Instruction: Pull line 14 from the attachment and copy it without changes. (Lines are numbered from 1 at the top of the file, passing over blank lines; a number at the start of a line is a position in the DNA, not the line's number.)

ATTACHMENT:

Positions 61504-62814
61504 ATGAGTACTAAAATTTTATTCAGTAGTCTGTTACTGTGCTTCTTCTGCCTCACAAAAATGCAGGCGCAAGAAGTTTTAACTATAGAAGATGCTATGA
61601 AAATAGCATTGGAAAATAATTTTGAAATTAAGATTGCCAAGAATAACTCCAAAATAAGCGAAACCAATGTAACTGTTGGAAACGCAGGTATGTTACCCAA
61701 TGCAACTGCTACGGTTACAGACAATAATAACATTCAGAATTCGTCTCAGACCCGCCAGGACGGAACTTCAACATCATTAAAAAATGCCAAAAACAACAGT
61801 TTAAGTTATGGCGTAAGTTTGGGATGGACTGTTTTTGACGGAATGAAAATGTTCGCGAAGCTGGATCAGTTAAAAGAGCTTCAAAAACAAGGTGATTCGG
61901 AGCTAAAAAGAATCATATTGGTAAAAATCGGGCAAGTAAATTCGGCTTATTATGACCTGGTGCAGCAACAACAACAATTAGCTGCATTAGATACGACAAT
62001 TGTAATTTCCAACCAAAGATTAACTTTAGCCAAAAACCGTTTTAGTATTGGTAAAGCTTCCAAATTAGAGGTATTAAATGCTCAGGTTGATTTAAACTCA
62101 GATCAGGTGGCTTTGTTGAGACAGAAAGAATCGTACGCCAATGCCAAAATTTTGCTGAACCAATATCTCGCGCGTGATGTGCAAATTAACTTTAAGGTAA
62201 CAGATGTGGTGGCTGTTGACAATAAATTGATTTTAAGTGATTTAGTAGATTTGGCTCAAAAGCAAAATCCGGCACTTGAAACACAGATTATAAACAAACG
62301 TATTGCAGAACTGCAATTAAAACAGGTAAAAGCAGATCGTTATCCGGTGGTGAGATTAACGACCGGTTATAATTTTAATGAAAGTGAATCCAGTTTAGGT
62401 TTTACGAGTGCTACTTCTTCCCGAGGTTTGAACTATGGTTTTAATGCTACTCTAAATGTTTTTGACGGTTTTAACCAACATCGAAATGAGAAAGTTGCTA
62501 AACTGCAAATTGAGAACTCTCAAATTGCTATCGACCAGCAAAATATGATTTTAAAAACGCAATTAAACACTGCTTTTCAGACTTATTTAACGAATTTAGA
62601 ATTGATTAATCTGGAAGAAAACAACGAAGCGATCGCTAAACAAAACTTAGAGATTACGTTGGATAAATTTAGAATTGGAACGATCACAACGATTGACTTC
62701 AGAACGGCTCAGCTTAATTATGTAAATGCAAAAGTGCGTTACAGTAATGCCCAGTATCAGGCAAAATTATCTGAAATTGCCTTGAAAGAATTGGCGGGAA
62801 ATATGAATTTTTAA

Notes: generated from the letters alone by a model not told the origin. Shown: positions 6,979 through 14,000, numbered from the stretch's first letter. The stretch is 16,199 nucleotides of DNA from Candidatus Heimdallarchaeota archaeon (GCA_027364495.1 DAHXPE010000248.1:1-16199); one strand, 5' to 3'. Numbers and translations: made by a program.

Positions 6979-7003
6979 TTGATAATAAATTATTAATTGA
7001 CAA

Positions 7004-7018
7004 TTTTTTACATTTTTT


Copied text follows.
62701 AGAACGGCTCAGCTTAATTATGTAAATGCAAAAGTGCGTTACAGTAATGCCCAGTATCAGGCAAAATTATCTGAAATTGCCTTGAAAGAATTGGCGGGAA